I arrived in Thessaloniki after a couple days riding through North Greece just in time to meet my pal Sarah who had flown over from England to see me for a few days. After a few awesome days off the bike sightseeing, relaxing on the beach and eating ☺️ it was time to say goodbye and get back on the bike again heading east towards the edge of Europe! I always feel really sad and a bit sorry for myself when people leave…even though I love doing what I’m doing its nice to see friends and family from home and I knew this would be the last visit for a while 😢 haha 😉
From Thessaloniki I headed east through Ethniko National park until I reached the coast again and found a sweet stealth camping spot by the beach 🏕🏖…it’s awesome when you find a great spot…because trust me…it’s not always easy and my romantic fantasies of finding a beautiful, quiet, safe, perfect campspot to myself every night is not quite reality 😂 The next morning was soooo windy as I set of East along the coast, I could hardly cycle and was blown off the bike into the verge many times! This part of the coast was awesome cycling apart from the wind, the road was quiet, good surface, flat and beautiful views and there was lots of Roman archeological sites, statues, bridges, ruins and even thermal springs along the way…nice tame cycling with lots of things to see along the way.
The number of stray dogs in Greece was astronomical and although luckily I never got bitten I got chased frequently by some very aggressive dogs! I have a dazer (a little plastic hand held object that emits a high pitch frequency) which I used many times! It works quite well against just one dog but when there’s a pack it’s not so good! It’s pretty frustrating as there are often packs of dogs lying around on the outskirts of towns just ready to pounce on me as I arrive! Often the locals just stare on dosile as fuck ( sorry grandad) as 5 huge, scratty, flea bitten, chomping dogs surround me barking at my ankles and panniers…sometimes I have to get off the bike and put it between me and the dogs rolling around in circles as the dogs bark aggressively at me trying to get around the bike to me and the locals just look on blankly…absolute morons like…chuck a stone at them or something for fuck sake 🚴🐕🐕🐕🐕🐕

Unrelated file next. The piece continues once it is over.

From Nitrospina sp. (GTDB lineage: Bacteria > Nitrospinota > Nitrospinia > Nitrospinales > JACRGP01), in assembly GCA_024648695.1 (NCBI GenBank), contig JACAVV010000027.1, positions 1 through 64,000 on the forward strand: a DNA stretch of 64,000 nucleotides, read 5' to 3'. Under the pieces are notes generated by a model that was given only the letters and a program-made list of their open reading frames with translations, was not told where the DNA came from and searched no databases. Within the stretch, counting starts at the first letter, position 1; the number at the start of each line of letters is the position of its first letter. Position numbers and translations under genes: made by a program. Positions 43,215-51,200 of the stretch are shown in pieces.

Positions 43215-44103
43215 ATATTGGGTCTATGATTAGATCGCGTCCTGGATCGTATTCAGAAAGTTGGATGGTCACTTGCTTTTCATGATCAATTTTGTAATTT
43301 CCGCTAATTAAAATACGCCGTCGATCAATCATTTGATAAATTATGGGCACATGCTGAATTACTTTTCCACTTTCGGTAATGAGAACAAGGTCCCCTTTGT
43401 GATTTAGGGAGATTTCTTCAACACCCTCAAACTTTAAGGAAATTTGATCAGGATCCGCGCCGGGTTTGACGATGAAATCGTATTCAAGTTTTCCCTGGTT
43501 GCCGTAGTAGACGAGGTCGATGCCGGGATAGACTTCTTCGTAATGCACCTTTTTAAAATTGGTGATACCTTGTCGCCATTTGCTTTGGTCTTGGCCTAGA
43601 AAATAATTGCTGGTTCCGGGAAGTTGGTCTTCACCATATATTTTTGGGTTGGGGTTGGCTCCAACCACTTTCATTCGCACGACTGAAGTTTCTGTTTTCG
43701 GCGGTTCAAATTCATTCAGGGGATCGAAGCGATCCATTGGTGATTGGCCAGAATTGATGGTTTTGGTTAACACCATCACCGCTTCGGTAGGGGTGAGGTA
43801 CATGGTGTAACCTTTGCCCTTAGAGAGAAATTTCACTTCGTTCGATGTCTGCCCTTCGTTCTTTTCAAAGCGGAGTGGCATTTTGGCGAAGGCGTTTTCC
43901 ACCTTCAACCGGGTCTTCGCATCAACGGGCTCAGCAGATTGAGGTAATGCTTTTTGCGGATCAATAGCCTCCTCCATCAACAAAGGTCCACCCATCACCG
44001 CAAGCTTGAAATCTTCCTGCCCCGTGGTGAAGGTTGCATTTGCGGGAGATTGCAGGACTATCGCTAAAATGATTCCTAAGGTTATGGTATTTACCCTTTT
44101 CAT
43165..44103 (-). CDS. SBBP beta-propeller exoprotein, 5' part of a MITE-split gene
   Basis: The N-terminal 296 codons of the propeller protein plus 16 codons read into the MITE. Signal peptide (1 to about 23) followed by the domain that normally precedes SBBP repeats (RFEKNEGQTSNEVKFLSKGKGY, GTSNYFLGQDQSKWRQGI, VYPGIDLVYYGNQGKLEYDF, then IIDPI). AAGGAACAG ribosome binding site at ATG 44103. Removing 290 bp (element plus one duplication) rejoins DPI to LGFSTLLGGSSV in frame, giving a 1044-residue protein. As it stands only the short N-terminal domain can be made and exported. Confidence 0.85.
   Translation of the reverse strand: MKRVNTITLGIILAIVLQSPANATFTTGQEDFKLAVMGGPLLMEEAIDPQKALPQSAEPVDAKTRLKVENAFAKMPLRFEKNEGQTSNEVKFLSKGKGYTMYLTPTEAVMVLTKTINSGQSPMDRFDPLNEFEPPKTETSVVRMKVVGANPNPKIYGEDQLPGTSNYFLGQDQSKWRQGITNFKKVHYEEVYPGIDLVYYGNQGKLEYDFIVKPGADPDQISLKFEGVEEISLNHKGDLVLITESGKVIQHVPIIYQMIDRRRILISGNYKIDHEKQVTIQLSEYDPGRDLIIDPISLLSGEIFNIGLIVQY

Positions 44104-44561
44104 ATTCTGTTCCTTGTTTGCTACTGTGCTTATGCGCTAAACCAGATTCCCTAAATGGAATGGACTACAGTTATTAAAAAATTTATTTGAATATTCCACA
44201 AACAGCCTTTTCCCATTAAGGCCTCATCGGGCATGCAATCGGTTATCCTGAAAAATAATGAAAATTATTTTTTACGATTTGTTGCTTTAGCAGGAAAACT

After a few really awesome days cycling I made it to a nice city called Alexandroupoli, where I had organised to call in at Crosfit Ironcage…the first crossfit gym in around 6 weeks and omg did it kill me! I ended up staying two nights did three classes and went for a run…Jesus Christ I was in pain…every single muscle in my body hurt for 3 days following! I forget how intense this sport is if you do not train regularly and I was reminded of how unfit I am now 😢The two days spent here were a lot of fun and I was made to feel so welcome by the coaches and people here…big thanks ☺️ I set off the next day in pain…I could hardly get my leg over the god damn bike but needed to get to Turkey ☺️
After crossing the border I continued to head East towards Galipoli where I caught up with my Australian friend again as we cycled the Peninsula that was the home
of Anzac Day in World War One! The friendliness of the Turkish people was apparent from the very beginning when a man pulled up beside us in his car, welcomed us to Turkey and asked if he could do anything for us! the Turkish are extremely friendly and hospitable but like the Albanians they are gawkers for sure! The weather was amazing again and it was interesting to see this area now so peaceful where so many lives had been lost 100 years ago! Almost 25,000 British soldiers lost their lives here along with many more Turkish men and it was interesting to see the memorial plaques naming the British as ‘the enemy’ and ‘the invaders’…history holds true I guess that the other side are always the bad ones! The Turkish memorial sites were full of bus loads of Turkish tourists…the English sites had no other visitors!
After cycling around Galipoli for a few days we headed North towards Istanbul and the friendliness of the Turkish people continued as we were regularly welcomed by passers by, offered cay every time we stopped and were even brought plates of food by locals who appeared honoured to have us pass through their village! I don’t want to bang on about sexism and equality all the time because there is a lot to the culture and religion I am completely unaware of and can only comment on what I see from my perspective…but women are literally nowhere to be seen in the streets and restaurants and coffee shops of the towns and villages…I don’t know where they all are but lots of them are in farmed fields hammering the soil with what look to me like mini pick axes while men are sitting around in tea houses or playing dominoes or backgammon! Most of the women in these small villages wore massive pants, baggy cardigans and headscarfs and out of respect I put my Lycra and vests back in my panniers and donned some baggy garms myself ✌️